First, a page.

Also In Global Health News: Liberian Debt Relief; Elections In Haiti; Mexico Ends H1N1 Emergency; Male Circumcision In Uganda
IMF, World Bank Endorse $4.6B Debt Relief For Liberia
"The International Monetary Fund [IMF] and the World Bank said on Tuesday they supported a $4.6 billion debt relief program for Liberia," Reuters reports. The debt relief would make available resources for Liberia to use for rebuilding after years of civil war that damaged infrastructure and has resulted in a "generation of traumatized child soldiers" (6/30).
"Liberia can now mobilize additional resources to rebuild the road network and the electricity supply system, providing the infrastructure needed to allow economic growth, while continuing to expand the health care and education systems," Chris Lane, IMF mission chief for Liberia, said in an IMF press release, Agence France-Presse reports. Pamela Gomez, a policy advisor for Oxfam, said the move was a "step in the right direction." Gomez said the a recent study by Oxfam and partners "found that Liberia is facing a public health crisis three out of four people have no access to safe water, and lack of water and sanitation cause 18 percent of deaths in that country," AFP reports (6/29).
Haitian Elections To Be Held In November
Nov. 28 has been established as the date for Haiti's elections after the country's president, Rene Preval, on Tuesday signed a "much anticipated decree" along with the prime minister and members of the Cabinet, the Associated Press reports.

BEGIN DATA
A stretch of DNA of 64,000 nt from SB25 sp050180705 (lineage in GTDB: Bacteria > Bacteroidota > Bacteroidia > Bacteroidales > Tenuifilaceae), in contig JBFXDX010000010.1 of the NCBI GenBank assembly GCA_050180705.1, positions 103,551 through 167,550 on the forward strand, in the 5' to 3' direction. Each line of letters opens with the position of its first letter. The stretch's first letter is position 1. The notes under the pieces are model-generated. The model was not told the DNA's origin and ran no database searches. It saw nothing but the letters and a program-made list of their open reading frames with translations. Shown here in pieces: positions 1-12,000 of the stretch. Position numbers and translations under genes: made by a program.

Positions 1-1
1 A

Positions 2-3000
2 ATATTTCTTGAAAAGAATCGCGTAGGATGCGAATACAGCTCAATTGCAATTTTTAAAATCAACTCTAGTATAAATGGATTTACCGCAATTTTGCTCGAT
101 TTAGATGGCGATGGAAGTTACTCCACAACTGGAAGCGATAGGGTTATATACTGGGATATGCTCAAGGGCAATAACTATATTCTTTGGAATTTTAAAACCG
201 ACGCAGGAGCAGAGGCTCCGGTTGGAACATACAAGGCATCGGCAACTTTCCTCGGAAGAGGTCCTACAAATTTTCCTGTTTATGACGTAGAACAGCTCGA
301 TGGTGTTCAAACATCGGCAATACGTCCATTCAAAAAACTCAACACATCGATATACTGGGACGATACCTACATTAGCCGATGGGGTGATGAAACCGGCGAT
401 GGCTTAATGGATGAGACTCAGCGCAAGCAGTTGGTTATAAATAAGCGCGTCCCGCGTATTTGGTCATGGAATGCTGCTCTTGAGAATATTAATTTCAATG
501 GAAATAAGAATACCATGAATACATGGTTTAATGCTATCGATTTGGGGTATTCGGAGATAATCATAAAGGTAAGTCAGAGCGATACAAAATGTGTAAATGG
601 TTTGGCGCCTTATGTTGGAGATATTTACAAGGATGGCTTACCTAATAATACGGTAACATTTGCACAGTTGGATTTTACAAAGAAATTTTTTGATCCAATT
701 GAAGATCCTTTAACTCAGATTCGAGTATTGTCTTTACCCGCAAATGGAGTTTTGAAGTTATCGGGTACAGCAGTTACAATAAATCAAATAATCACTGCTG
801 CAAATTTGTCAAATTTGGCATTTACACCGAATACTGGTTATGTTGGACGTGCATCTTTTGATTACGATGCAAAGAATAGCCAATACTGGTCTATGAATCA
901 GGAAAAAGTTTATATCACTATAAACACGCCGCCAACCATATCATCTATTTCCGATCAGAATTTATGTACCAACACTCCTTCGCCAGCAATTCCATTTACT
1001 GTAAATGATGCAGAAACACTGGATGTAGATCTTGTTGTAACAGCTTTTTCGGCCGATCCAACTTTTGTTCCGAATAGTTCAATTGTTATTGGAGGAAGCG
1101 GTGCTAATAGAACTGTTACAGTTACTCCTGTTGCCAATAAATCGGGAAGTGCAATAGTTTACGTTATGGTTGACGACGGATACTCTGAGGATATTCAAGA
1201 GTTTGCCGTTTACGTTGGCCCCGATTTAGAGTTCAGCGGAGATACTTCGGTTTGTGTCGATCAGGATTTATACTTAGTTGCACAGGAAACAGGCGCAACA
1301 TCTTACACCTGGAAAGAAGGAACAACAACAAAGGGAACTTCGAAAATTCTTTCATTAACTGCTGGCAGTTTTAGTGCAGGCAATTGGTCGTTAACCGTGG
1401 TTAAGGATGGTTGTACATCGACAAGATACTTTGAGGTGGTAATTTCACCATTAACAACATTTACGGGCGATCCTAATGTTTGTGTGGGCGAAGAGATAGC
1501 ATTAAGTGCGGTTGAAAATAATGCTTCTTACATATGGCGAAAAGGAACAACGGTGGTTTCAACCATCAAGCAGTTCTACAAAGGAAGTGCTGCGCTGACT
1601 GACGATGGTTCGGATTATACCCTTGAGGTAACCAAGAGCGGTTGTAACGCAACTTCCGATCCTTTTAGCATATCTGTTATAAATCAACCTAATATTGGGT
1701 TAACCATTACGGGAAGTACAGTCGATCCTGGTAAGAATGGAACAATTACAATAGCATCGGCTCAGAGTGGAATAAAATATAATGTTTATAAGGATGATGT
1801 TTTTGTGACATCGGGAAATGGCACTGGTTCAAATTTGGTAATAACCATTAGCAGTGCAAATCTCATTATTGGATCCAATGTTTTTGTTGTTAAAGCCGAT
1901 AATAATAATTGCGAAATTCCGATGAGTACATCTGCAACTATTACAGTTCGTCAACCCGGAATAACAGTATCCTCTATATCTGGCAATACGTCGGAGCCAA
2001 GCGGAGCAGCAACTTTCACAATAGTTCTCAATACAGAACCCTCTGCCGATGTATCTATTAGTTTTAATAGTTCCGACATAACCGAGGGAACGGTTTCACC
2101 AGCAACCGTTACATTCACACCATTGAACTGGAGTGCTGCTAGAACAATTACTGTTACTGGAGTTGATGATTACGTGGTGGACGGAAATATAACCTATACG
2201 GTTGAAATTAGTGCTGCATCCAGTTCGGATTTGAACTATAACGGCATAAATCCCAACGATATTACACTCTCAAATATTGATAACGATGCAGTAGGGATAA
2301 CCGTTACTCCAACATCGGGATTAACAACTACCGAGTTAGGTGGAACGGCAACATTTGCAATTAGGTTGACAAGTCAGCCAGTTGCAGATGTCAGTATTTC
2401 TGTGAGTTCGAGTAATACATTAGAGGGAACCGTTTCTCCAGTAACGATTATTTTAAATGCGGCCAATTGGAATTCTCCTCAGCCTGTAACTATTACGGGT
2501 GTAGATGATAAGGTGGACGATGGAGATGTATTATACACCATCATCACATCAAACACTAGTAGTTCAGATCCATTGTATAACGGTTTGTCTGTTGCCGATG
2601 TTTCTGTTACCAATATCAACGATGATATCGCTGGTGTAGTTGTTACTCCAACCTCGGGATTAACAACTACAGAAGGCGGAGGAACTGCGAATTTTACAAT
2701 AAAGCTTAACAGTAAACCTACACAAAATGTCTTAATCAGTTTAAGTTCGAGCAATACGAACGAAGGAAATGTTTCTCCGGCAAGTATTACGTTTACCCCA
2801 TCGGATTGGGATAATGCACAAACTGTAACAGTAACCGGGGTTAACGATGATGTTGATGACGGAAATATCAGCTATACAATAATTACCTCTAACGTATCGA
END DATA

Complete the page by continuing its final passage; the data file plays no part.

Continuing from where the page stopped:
"The date itself is not a surprise: Haiti's current constitution mandates elections be held the last Sunday of November in the fifth year of the president's term. But opponents had expressed concern that Preval was dragging his feet on holding the election, especially after he signed a decree extending his term by three months if voting was not held on time," the AP writes. In addition to voting for a new president, Haitians will also elect new "legislators for Haiti's now mostly vacant parliament" (Katz, 6/29).
14 Months After H1N1 Emerged, Mexico Lifts Flu Alert
The government of Mexico on Tuesday lifted its H1N1 (swine flu) alert, "officially ending the health emergency in the country where the illness first appeared 14 months ago," the Associated Press reports. "Secretary of Health Jose Angel Cordova said that as recently as October, 90 percent of influenza cases in Mexico were swine flu. But by May, it was down to 10 percent, the rest being cases of seasonal influenza virus that is less contagious," the news service adds. Despite lifting the alert, Cordova said Mexico's government will continue to monitor the flu cases (6/29).
Male Circumcision Program To Begin In Uganda
"The Ugandan government will begin a nationwide male circumcision programme in July as part of its HIV prevention strategy, a senior government official has said," IRIN/PlusNews reports. There has been "criticism of the delay in launching the circumcision programme," which the government began drafting in 2008. "We needed funding; PEPFAR ... has stepped in to give the ministry and its partners US$5 million for male circumcision over the next year," Alex Opio, assistant commissioner in Uganda's health ministry said. According to IRIN/PlusNews, circumcision is "relatively new to Uganda, where only 25 percent of the adult men are circumcised." However, one study found that "62 percent of men in four districts would consider being circumcised," IRIN/PlusNews reports (6/29).This is part of the Morning Briefing, a summary of health policy coverage from major news organizations. Sign up for an email subscription.